Robert Parish
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Robert Parish
Key Topics:
  • Basketball
  • Teamwork
  • Motivation
  • Bio Info:
    Retired basketball center, Robert Parish, was born August 30, 1953 in Shreveport, Louisiana. Parrish was known for his strong defense and jump shooting, and was elected to the Basketball Hall of Fame in 2003. In 1997, Parish was also named one of the 50 Greatest Players in NBA History. His nickname was "The Chief", after the mute Native American in the film One Flew Over the Cuckoo's Nest. According to Parish, former Celtics forward Cedric Maxwell gave Parish this nickname because of his stoic nature.

    Robert Parish played in more games than any other player in NBA history. A 7-1 center who combined strength, agility and remarkable endurance, Parish won three NBA championships with the Boston Celtics in the 1980s and teamed with Larry Bird and Kevin McHale to form one of the greatest front lines in NBA history. He capped his career by winning yet another championship ring as a member of the 1996-97 Chicago Bulls. 

    Robert Parish earned three championship rings with the Celtics during five trips to the NBA Finals in the 1980s.Parish, whose signature shot was a high trajectory jumper that seemed to kiss the banners at Boston Garden before finding its way to the basket, announced his retirement at age 43 following the 1996-97 season, his 21st in the NBA, and after playing in 1,611 games. Upon his retirement, Parish ranked 13th in the NBA in scoring with 23,334 points, sixth in rebounds with 14,715, sixth in blocked shots with 2,361 and eighth in field goals made with 9,614.

    "He's probably the best medium-range shooting big man in the history of the game," said Hall of Famer Bill Walton, who was Parish's backup in the Celtics' 1986 championship season. 

    Parish, who was nicknamed "Chief" by Celtics teammate Cedric Maxwell after a character from the film "One Flew Over the Cuckoo's Nest," played college ball at Centenary in his hometown of Shreveport, La. He was chosen in the first round of the 1976 NBA Draft by the Golden State Warriors after posting four-year college averages of 21.6 points and 16.9 rebounds per game. 

    The Warriors traded Parish to Boston in 1980, and he enjoyed a remarkable 14-year run with the Celtics. In his tenure with the club, the Celtics went to the playoffs 13 times, won nine Atlantic Division titles, reached the NBA Finals five times and came away with three NBA titles.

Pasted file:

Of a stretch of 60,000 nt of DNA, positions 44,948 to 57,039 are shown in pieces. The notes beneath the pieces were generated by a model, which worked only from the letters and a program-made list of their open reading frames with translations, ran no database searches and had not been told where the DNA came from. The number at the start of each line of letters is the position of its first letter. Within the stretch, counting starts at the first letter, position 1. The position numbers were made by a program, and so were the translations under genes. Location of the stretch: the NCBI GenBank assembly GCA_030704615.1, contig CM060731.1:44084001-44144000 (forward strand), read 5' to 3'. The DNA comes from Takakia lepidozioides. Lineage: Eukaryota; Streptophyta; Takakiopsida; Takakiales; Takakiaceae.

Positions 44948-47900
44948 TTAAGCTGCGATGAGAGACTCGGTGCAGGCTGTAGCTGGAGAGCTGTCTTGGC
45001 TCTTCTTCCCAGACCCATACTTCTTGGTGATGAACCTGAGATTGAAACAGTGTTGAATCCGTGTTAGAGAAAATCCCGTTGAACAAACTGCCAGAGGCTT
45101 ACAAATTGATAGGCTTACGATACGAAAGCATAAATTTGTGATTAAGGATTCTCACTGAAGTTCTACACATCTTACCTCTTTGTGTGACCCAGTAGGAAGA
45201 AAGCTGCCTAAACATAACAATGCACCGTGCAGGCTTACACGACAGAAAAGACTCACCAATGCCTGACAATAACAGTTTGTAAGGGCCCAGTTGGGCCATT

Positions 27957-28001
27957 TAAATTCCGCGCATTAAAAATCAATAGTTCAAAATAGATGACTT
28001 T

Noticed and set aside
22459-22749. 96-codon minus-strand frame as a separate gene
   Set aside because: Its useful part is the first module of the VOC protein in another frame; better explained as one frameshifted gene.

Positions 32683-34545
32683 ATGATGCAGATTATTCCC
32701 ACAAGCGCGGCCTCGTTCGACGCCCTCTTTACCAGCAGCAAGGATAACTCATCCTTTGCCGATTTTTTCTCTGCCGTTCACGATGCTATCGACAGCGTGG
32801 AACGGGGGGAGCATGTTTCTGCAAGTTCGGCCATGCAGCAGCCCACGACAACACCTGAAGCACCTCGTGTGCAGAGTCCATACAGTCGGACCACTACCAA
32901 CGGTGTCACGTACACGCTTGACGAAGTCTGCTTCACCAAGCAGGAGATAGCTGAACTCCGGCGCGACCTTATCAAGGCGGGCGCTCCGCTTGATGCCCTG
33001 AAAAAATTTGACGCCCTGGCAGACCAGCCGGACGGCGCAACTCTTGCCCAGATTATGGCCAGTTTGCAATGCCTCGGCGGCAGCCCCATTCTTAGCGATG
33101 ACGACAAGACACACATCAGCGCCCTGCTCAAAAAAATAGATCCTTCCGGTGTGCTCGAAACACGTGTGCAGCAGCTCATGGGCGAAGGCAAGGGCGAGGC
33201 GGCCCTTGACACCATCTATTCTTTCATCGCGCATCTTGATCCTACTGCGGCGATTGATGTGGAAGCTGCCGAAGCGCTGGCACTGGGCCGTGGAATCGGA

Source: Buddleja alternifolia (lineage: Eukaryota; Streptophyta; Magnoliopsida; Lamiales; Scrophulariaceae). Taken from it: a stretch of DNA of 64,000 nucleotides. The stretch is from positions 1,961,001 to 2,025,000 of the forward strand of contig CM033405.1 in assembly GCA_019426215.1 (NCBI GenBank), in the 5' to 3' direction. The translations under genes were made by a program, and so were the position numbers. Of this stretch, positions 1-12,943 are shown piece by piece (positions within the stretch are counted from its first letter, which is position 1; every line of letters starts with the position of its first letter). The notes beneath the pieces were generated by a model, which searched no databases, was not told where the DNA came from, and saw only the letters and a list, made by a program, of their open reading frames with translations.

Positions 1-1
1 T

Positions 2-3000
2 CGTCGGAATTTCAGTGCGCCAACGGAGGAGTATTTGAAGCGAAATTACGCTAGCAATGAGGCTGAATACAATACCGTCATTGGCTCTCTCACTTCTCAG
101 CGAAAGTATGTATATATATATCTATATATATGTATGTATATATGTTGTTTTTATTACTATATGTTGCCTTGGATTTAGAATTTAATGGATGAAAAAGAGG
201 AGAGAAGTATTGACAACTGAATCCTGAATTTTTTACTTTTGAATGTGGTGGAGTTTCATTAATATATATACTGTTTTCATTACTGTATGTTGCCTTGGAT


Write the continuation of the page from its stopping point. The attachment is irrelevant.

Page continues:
Parish played in the NBA All-Star Game nine times, finished among the top 10 in the league in field goal percentage for six consecutive seasons, topped 10 rebounds per game in eight seasons and averaged better than 15 points in nine campaigns. In 1981-82 he recorded a career-high average of 19.9 ppg and he averaged a career-best 12.5 rpg in 1988-89. 

    In 1994, he signed as a free agent with the Charlotte Hornets, lending veteran experience to a young team on the rise. He played two seasons with the Hornets, passing Kareem Abdul-Jabbar to become the league's all-time leader in games played late in the 1995-96 season. Before the 1996 season he signed with Chicago as a free agent and got another championship ring when the Bulls won 69 games and the NBA crown. 

    His glory days, however, were with the Celtics, when he formed the "Big Three" with Bird and McHale. 

    "I will always be a Celtic at heart," Parish said. "That's where my career took off. 

    "It's hard for me to even believe how good we were," he reflected. "Some nights I'd be out there just kicking some guy's butt, really feeling it, and then I'd look over and see what Kevin was doing, and what Larry was doing, and I'd say, 'Man, this is something. This is special.'" 

    The Celtics' days as a true title contender were over, but Parish would have several more productive seasons in Boston. He averaged 15.7 ppg and 10.1 rpg and ranked third in the NBA with a .580 shooting percentage in 1989-90, and returned to the NBA All-Star Game after a two-year absence. He was an All-Star again in 1990-91, averaging 14.9 points and 10.6 rebounds and ranking second in the league in field goal percentage at .598. He passed 20,000 career points in 1991-92, when he averaged 14.1 ppg and 8.9 rpg. 

    With the retirement of Larry Bird in 1992 and Kevin McHale in 1993, Parish was the lone remaining member of Boston's fabled "Big Three." Often mentioned as an afterthought in debates about the game's great frontcourt players, Parish just kept rolling along. At the age of 40, he averaged 11.7 ppg and 7.3 rpg, and in an late-season game against the Chicago Bulls, he logged 51 minutes in a 104-94 overtime Celtics win over the defending champions. 

    An era in Celtics history officially came to a close when Parish left Boston after the 1993-94 season to sign as a free agent with the Charlotte Hornets. During his two seasons as a reserve center with Charlotte, he became the NBA's all-time leader in games played, passing Abdul-Jabbar's total of 1,560 on April 6, 1996 at Cleveland. 

    In September 1996, he signed with Chicago as a free agent. Playing in a record 21st NBA season, Parish added a fourth championship ring to the three he won with Boston as he appeared in 43 games for the Bulls, making three starts. 

    He announced his retirement in typically understated fashion, not in a major news conference but during an offseason television interview on Friday, Aug. 25, 1997. 

    "I think it's time," he said. "I know in my heart that it's time to walk away." 

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